Now that we have clearly established the limitations and benefits of various data analysis processes, we can examine the distinct levels of data analysis. Although there may be other methodologies by which to delineate our data, I have found that generally there are three different levels to data analysis of trading systems: analysis by asset classes, year-by-year analysis of in-sample data, and analysis of out-of-sample data.
For examples of analysis of data by asset classes, I refer the reader back to Tables 3.2 to 3.10. Ideally, system developers would like to see smooth and evenly distributed profits throughout all assets within these tables. However, it is more important that a system displays solid performance vis-à-vis risk than that such performance is evenly distributed throughout all assets in our backtested data history. With this caveat in mind, let us compare the various trading system results shown in Tables 3.2 to 3.10 and attempt to draw some conclusions regarding the data.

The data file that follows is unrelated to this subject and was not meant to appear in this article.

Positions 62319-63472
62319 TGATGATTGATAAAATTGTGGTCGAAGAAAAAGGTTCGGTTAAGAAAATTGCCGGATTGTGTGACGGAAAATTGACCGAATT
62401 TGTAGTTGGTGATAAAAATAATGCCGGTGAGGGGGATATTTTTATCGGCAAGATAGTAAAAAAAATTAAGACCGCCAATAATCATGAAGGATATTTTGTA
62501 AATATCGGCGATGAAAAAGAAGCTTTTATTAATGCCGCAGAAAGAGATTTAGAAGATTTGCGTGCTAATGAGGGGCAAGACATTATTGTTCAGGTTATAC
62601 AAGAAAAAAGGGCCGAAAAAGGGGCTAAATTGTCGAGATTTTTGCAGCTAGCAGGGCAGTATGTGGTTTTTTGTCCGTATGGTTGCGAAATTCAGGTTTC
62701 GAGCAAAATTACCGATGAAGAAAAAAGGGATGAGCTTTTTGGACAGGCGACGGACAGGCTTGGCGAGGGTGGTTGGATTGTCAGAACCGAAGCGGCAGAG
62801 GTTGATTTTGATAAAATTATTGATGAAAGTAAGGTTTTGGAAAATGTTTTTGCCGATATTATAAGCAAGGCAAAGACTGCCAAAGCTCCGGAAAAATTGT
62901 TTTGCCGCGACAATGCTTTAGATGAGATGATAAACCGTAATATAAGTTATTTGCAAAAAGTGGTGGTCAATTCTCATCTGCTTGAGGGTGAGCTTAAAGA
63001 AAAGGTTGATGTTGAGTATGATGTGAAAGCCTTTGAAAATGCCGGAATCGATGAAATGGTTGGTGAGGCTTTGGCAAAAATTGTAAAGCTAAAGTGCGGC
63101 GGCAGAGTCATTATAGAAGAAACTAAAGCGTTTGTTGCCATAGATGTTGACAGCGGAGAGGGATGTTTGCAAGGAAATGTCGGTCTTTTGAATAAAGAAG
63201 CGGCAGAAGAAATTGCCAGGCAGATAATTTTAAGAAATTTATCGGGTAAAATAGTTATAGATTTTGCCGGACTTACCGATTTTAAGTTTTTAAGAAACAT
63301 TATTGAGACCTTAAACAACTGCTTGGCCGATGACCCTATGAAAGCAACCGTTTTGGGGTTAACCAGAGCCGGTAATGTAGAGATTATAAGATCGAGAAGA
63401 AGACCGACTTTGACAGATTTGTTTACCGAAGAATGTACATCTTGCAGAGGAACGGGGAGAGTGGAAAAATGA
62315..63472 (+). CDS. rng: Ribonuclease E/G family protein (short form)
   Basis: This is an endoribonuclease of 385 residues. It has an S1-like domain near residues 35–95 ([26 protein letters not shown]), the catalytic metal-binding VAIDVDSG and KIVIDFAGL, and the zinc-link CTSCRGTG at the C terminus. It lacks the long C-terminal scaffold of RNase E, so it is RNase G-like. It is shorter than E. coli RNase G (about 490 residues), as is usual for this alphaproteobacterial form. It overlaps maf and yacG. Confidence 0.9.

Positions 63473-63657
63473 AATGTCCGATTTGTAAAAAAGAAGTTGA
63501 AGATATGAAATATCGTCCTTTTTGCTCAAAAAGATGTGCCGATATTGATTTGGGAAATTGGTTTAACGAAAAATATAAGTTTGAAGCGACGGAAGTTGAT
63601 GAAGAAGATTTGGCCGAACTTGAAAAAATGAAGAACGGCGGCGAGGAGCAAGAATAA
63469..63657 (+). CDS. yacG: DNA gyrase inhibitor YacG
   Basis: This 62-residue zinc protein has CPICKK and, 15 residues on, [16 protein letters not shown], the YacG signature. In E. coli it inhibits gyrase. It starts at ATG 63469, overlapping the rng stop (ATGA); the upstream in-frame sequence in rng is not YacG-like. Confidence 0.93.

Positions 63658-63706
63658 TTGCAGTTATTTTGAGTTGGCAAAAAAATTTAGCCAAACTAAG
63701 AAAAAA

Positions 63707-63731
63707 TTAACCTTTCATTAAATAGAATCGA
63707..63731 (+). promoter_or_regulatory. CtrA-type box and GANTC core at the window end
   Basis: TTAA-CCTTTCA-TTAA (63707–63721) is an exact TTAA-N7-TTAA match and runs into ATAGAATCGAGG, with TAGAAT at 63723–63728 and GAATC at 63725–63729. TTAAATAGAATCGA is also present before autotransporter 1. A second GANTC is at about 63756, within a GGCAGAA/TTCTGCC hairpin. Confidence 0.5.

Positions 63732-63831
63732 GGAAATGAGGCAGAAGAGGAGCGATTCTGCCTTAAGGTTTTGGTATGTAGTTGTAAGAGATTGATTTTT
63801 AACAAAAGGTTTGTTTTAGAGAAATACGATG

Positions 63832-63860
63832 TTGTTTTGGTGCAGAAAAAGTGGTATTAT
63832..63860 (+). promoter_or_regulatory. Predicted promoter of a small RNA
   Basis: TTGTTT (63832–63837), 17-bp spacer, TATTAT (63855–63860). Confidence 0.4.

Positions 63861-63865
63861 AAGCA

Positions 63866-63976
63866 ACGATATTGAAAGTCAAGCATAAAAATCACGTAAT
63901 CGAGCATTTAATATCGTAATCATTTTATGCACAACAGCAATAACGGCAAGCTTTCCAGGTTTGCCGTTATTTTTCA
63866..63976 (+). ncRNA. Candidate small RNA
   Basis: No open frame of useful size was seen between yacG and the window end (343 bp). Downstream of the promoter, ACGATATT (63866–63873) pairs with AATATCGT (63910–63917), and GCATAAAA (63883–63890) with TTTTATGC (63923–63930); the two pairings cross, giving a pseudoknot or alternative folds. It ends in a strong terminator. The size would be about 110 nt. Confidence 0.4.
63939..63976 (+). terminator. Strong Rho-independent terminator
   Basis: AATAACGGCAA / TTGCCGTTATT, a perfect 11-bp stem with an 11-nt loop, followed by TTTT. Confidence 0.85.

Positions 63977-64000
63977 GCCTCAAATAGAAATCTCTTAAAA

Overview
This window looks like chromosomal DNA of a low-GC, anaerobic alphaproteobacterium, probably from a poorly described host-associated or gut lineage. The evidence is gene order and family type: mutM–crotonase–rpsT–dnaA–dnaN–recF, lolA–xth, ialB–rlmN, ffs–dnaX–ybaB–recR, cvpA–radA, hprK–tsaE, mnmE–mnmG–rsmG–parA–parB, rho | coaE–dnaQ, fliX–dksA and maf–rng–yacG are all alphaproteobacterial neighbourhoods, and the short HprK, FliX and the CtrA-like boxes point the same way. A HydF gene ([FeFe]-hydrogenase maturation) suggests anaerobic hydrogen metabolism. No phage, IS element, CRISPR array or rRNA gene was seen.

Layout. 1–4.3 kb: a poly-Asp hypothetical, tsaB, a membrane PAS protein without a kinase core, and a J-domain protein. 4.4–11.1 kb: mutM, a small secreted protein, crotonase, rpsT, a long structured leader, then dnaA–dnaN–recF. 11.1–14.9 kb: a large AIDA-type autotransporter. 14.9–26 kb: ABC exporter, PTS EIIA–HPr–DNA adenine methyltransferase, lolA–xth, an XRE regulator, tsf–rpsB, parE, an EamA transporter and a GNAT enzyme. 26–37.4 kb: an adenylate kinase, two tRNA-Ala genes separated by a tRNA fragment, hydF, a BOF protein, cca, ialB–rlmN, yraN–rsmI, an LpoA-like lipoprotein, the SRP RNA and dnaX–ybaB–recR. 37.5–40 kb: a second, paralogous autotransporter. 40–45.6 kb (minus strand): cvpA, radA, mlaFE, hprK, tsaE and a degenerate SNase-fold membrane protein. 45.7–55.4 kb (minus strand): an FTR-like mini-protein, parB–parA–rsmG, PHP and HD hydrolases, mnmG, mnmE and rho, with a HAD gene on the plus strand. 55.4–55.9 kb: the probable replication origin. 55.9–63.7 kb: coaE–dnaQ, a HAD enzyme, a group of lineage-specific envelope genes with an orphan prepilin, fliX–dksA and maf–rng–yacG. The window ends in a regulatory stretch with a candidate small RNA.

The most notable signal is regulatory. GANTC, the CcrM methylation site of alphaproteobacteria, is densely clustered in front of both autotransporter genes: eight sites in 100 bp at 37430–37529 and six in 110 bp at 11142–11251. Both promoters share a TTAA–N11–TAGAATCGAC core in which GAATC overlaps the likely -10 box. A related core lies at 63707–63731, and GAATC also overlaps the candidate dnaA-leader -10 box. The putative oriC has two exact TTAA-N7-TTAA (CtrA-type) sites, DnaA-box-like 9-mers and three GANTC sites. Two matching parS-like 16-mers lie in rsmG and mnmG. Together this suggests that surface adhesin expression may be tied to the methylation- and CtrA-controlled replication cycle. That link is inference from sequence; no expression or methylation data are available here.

For now, we will narrow the field of study to those systems that generated a profit to maximum drawdown ratio of 3.0 or higher for the entire portfolio (shown here as Tables 7.21 to 7.25). Narrowing the field of study ensures that we do not waste our time and energy analyzing marginally performing trading systems, which we have no intention of trading in real time.
Table 7.21 not only generated the largest net profits, but it also ...